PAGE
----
– tvanfosson
    Jan 13, 2010 at 14:42
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    You'd need a "dismiss without notification" or "dismiss with custom message" type thing, but in principal that could work without causing too much trouble. But figuring out when feedback is desirable is a little trickier (and I genuinely don't think that "always" is the answer here; in particular, I don't want to cause a positive feeback loop on some of the flags we get). Jan 13, 2010 at 15:01
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    I think we need to remember that mods are volunteers -- anything which adds overhead (particularly on SO, where there are probably a bazillion flags a day) is taking time away from their personal life. Not cool. :) It might only be one extra click, but if they're working 45 flags, it adds up. I think in extraordinary cases, the mods already do e-mail users (when an e-mail's available) when appropriate.
    – John Rudy
    Jan 13, 2010 at 15:05
  • @Termifish - I'm sensitive to that, but if they're clicking a button anyway why not have that action generate some feedback. I'm also sensitive to the feedback loop as well, but from my perspective it's worth the risk to get an acknowledgement that someone is listening.
    – tvanfosson
    Jan 13, 2010 at 15:09
  • Just give me offline.meta.stackoverflow.com back @Marc!!!
    – Ivo Flipse
    Jul 10, 2010 at 20:14
  • @Ivo - I'll enquire... Jul 10, 2010 at 22:58

I definitely don't like this. Whether we deal with 10 or 100 a flags is irrelevant. By adding this feature the expectation is going to be created that moderators need to provide feedback, or even worse, get jumped on for not doing anything with a flag, which also happens sometimes.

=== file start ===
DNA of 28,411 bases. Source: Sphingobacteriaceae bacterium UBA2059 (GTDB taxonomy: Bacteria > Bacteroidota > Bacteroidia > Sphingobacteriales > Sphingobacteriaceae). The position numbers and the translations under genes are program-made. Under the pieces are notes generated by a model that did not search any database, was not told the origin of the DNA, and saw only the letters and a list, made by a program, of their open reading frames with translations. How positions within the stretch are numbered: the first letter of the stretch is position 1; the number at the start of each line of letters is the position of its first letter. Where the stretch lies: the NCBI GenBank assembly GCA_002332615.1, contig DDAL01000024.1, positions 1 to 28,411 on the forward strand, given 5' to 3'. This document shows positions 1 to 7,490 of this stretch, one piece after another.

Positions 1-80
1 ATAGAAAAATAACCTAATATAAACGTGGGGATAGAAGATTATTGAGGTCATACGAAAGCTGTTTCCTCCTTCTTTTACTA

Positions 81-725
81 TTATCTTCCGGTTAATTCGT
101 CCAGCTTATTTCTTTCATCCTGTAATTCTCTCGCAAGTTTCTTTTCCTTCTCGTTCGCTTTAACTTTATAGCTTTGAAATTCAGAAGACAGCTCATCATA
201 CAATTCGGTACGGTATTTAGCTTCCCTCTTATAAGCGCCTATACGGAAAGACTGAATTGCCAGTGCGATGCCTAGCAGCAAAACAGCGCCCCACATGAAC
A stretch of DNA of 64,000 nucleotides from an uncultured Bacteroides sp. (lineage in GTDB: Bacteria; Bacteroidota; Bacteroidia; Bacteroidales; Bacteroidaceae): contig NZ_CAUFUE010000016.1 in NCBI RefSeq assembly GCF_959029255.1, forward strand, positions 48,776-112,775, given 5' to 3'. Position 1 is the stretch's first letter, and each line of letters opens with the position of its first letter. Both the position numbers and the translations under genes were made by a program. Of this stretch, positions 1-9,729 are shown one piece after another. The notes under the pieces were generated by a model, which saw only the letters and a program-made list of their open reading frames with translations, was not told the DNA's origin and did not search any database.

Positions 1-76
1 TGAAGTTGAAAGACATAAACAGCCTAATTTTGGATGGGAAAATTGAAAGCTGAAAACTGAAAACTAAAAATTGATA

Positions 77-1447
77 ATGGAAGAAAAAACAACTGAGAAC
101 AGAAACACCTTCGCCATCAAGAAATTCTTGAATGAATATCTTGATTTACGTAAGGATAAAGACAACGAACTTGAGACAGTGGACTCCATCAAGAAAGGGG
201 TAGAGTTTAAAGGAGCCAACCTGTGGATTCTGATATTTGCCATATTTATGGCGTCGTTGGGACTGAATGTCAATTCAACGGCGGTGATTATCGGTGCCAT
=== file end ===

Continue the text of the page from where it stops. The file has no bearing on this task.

I am with Mark on this one, I will e-mail a user if he has an e-mail available if required, and to be honest, very rarely do I see replies coming back.

This will open a can of worms, because once we can respond to flags, the next complaint and feature request will be be the ability to have a messaging system because users can't respond to moderator messages.

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    Clearly I'm talking about an automated message as the conversation has developed. I'd say that in becoming a mod you accept the possibility that someone might be unhappy with a choice you make. Also, I don't see the message via the notification banner as increasing the likelihood for people to want to communicate with mods in response. In fact, I can see it reducing the need since you need not wonder whether your issue has been seen.
    – tvanfosson
    Jan 13, 2010 at 18:18
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    "I don't see the message via the notification banner as increasing the likelihood for people to want to communicate with mods in response." Obviously you weren't around when closing questions was first introduced...
    – Pollyanna
    Jan 13, 2010 at 19:01
  • @Pollyanna -- I think I was and I'm still not sure what you mean. I'm talking about getting a "A moderator has viewed and acted on/declined your flag feedback" banner at the top of the page. I suppose that knowing your feedback request was declined might increase the odds of you sending off an email or reflagging, but I suspect that it's only slightly higher than if you simply think that your request was ignored. On the other hand, knowing it one way or the other would definitely stave off any new flags/emails.
    – tvanfosson
    Jan 13, 2010 at 20:06


On Gaming, we sometimes get questions as flags for mod attention, and it feels 'wrong' to have to e-mail the user from outside the system.